Go big or go home does’t necessarily apply to innovation, says Scott Steinberg, author and business consultant. Armed with knowledge about their customers, communicators can advocate for brands to make small, tactical changes to products and services that can yield significant results. Steinberg discussed his ideas about thinking small to go big during PRNEWS’ Measurement Conference in Washington, DC.
One of the most difficult pieces for public relations professionals to measure is the return on investment of earned media and relevance. How much is the CEO’s picture worth on the cover of Wall Street Journal? Did that influencer wearing a brand’s jeans increase mentions on social? Is it about sales or leads or growing community? Or is it about sentiment and reputation? What goals should an organization shoot for?
There’s no question that measuring the value of PR is one of a communicator’s biggest challenges. Whether you’re charged with handling your brand’s media relations, social media campaigns or both, a pointed question from the C-suite lingers: “How does this tie to our bottom line?” At the Measurement Conference later this week, experts will explain how to get senior leaders to see the value of your PR efforts. Here are some tips to get you started.
As the boundary between marketing and PR continues to blur, two surveys provide perspective into building a sound media relations strategy. They also remind us that marketing and PR must not be operating with siloed measurement strategies. Ahead of PRNEWS’ Measurement Conference, April 17-18 in D.C., these surveys emphasize that correctly measuring influencer ROI and communicating up are greatly unrealized opportunities for PR and marketing to be on the same page.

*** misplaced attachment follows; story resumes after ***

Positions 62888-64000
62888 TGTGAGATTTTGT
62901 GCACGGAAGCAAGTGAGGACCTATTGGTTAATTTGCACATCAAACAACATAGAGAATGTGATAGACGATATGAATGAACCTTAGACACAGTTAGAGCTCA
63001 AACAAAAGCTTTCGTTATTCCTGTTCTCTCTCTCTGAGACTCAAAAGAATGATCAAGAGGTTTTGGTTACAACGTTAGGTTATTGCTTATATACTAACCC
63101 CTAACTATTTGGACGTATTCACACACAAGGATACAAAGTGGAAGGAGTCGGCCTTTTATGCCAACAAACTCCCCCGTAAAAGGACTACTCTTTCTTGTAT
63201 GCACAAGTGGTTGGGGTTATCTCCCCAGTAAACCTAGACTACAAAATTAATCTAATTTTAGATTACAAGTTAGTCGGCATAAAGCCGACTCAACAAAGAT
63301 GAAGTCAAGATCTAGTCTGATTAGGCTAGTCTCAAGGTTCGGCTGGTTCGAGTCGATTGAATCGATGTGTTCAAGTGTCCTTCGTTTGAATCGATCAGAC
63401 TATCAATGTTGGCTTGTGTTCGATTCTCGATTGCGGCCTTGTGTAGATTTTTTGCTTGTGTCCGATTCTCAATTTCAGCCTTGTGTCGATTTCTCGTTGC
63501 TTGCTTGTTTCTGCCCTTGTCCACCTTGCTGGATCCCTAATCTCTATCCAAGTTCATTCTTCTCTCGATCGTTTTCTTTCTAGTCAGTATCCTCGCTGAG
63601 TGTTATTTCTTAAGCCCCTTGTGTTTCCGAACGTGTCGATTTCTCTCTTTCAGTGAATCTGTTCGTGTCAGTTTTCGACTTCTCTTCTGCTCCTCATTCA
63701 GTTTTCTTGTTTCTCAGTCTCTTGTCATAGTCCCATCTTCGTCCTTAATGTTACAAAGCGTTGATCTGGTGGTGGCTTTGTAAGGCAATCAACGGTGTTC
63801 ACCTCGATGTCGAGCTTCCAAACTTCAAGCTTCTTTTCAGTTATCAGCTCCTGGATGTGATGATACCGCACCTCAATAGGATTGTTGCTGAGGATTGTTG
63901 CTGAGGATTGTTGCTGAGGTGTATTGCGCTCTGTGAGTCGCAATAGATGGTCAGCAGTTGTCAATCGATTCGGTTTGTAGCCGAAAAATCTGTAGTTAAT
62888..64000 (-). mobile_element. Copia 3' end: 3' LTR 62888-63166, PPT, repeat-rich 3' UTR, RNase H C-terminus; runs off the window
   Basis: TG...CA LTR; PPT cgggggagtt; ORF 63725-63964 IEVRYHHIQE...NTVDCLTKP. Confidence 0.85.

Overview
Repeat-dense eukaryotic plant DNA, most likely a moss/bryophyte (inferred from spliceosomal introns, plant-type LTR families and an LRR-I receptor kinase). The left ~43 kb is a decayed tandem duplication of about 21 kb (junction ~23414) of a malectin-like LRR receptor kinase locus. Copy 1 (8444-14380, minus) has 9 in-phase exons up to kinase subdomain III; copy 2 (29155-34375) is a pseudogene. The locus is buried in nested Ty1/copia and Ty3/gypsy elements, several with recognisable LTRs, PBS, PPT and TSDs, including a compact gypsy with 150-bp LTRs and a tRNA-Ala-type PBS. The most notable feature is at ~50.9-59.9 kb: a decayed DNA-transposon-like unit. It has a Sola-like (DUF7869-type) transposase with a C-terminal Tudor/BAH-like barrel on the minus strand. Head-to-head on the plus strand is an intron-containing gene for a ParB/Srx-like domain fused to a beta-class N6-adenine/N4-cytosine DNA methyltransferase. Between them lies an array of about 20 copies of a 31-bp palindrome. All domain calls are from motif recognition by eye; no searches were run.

As we look to next week’s PRNEWS Measurement Conference in Washington, DC, we asked several scheduled speakers to prognosticate about PR measurement’s future. Up ahead, they said, is more data integration and testing of well-established ideas. In addition, tools will be smarter and (thank goodness) easier to use, which will encourage the use of measurement for decision-making.
It’s an unfortunate reality that some C-suite executives are either unaware or unconvinced of how communications and PR are providing value to their business, which can lead to slashed budgets and high turnover rates. Proving PR’s worth to the C-suite is one of the most hotly anticipated sessions at PRNEWS’ upcoming Measurement Conference April 17-18 in Washington, D.C. Here are six steps you can take to show PR’s value in a way that your company’s leadership will understand.
What’s next for PR? Why not ask a futurist! Scott Steinberg is regarded as one of the world’s most celebrated business speakers, futurists, authors and strategic innovation consultants, as seen in 600+ outlets from CNN to Time and The Wall Street Journal. Here’s a sneak peek at his keynote for PRNews’ upcoming Measurement Conference.
Everyone in PR has heard the order: “I want to be in The NY Times.” Getting your story in the Times is not a media relations strategy. Michael Brito, an EVP at the Zeno Group, proposes a more balanced media relations approach, including pitching stories to smaller publications where they may resonate better with readers.
In each edition of PRNEWS we highlight takeaways from select articles as well as important notes for subscribers and additions to the PR News Subscriber Resources Center. This month we have takeaways from several articles and a reminder to PRNEWS subscribers to take advantage of the 33 percent discount on all PRNEWS events and webinars.
For years, PR measurement suffered as the forgotten stepchild of communications. It’s a bit different now, measurement advocates say. In anticipation of PRNEWS’ Measurement Conference later this month, we asked several people scheduled to speak at the Conference about C-suite expectations of measurement and what they see ahead for measurement.